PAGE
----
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7 Leadership Qualities of Queen Elizabeth II That Make Her Stand Out from The Crowd

In the spring of 1952, a young princesson an arduous worldtour with her husband demanded a much-needed respite from the official matters.

The couple retreated to a serene game-viewing lodge,now-famous Treetops Hotel, a couple of hours drive away from Nairobi.

There the princess spent her days relaxing and capturing exotic animals through her hand-held cine. 

On the eve of 5th February, the couple retired to their rooms up in the treetops.

The somber dawn of 6th February brought with it the shocking news of her father’s demise came. From then onwards, things were never the same for the 25-year-old princess.

According to the couple’s bodyguard, Jim Corbett, it was the first time a young girl had ascended to the treetops as a princess and climbed down the next day as a queen.

That young girl is Queen Elizabeth II.

She ascended the throne at a very young age but showed maturity, character, determination, and commitment of the highest order which has made her one of the longest-reigning monarchs in the world.

Her leadership qualities propelled her to this status and business leaders can also learn a thing or two about leadership from her Majesty.

In this article, you will learn about seven outstanding leadership qualities of Her Majesty Queen Elizabeth II that differentiate her from other leaders.

1.   Vision

Leadership is the capacity to translate vision into reality”—Warren Bennis

Vision and a clear purpose arewhat makes a strong leader and Queen Elizabeth II is no different. On her 21st birthday, she addressed the nation through radio and shared her vision with the world when she said, “I declare before you all that my whole life whether it be long or short shall be devoted to your service and service of our great imperial family to which we all belong.” Not only did she shared her vision, but she alsopresented it in a way that even a common man can understand it, makes it even more powerful.

2.   Leading by Example

Instead of passing orders from behind the desk as most business leaders do, Queen Elizabeth believes in leading by example. She exemplifies servant-leadership, a concept most leaders don’t know about let alone following it.

Servant leadership means that she considers her work as a service and treats other’s work in the same way. When Queen Elizabeth II became the queen, the UK was still suffering from the effects of World War 2. She took responsibility forimproving the situation and succeeded in getting the UK out of trouble.

3.   Hard Work

You might not believe it if I tell you that a lady whose age is more than 90 years puts in 40 hours a week just like most young people working in their 30s and 40s. Queen Elizabeth II does this day in and day out with no intentions for personal gains. Unlike others who retire at 65 years, Queen Elizabeth II continues to follow this routine everyday. She is a source of motivation for those who find excuses to skip work.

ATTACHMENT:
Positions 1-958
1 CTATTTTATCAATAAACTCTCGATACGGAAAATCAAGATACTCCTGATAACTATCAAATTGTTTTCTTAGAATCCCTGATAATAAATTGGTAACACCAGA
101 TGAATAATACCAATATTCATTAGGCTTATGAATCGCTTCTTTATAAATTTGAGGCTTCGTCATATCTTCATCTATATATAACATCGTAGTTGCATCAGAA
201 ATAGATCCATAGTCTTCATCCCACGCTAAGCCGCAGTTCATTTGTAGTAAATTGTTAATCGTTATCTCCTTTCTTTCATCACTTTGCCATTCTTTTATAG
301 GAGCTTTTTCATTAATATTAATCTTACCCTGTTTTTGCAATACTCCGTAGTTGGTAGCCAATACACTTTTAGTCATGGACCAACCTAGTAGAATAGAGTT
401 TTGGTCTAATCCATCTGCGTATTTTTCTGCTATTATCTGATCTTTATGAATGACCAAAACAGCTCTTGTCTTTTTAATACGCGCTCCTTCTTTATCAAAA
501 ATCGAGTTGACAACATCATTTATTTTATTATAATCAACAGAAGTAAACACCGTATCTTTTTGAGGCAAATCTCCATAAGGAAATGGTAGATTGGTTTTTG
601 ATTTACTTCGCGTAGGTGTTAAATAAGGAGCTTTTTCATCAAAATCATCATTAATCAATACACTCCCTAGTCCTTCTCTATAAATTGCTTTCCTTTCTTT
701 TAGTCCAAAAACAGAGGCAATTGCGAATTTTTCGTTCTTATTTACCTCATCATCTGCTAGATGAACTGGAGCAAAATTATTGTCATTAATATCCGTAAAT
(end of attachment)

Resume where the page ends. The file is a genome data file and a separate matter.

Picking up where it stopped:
4.   Commitment

In one of his novels called, George VI: The Dutiful King, Philip Ziegler describes Queen as having a “crippling sense of duty.” Devoting her entire life to this duty, she has earned a positive public image not only the UK but all around the world. Her commitment to the duty has forced her to keep a busy schedule to this day. She lends her patronage to more than 600 charities, public service organizations and military associations.

During World War 2, she joined Auxiliary Territorial Service to become an expert mechanic and driver. Despite being a queen, she trained alongside other British women, which is a testament of her commitment to serving the people.

5.   Curiosity

Queen Elizabeth II doesn’t shy away from asking questions and has a curious mind. This behavior is evident from her interactions with world leaders and famous celebrities. What’s more inspiring is that she continues to ask questions even if she meets a member of the general public let it be doctors, engineers or even coal miners. She not only asks questions but also listens to answer carefully and shows keen interests in understanding the answer because she loves to learn despite being a Queen, a rare quality, especially among leaders.

6.   Respect Others

Another trait that made her stand out is her ability to respect others. She always believes that respect is earned. “Respect and be respected” has always been her motto. She doesn’t like to interfere and disrespect others and loves to maintain a low profile while letting others do their job.

Celia Walden wrote this about the Queen in the Daily Telegraph, “Discretion may be outmoded, but it is her majesty’s greatest commodity.” According to Celia, the Queen is “circumspect, muted, subtle and grateful in every arena of her life.” People around her have never seen her misbehave with anyone, which is a testament to her personality and character.

7.   Embrace Change

Unlike traditional leaders who resist change, Queen Elizabeth II loves to embrace change and adapt according to the changing times. When she ascended the throne in 1953, she changed the original decision of broadcasting the coronation ceremony on radio to television.

Winston Churchill even advised her against it and requested her to stick to the tradition, but she did not listen to him. She wanted to modernize monarchy and connect with the people at a more personal level and television was the most aptmedium to fulfill that goal.

That is not all, she is the first head of a state to send an email in 1976. Email was not as popular at that time as it is today, but she was ready to embrace change and show others that change is here to stay and you will have to adapt to the change to succeed in the future.

Which leadership qualities make a great leader? Have your say in the comments section below.

Muneeb Siddiqui

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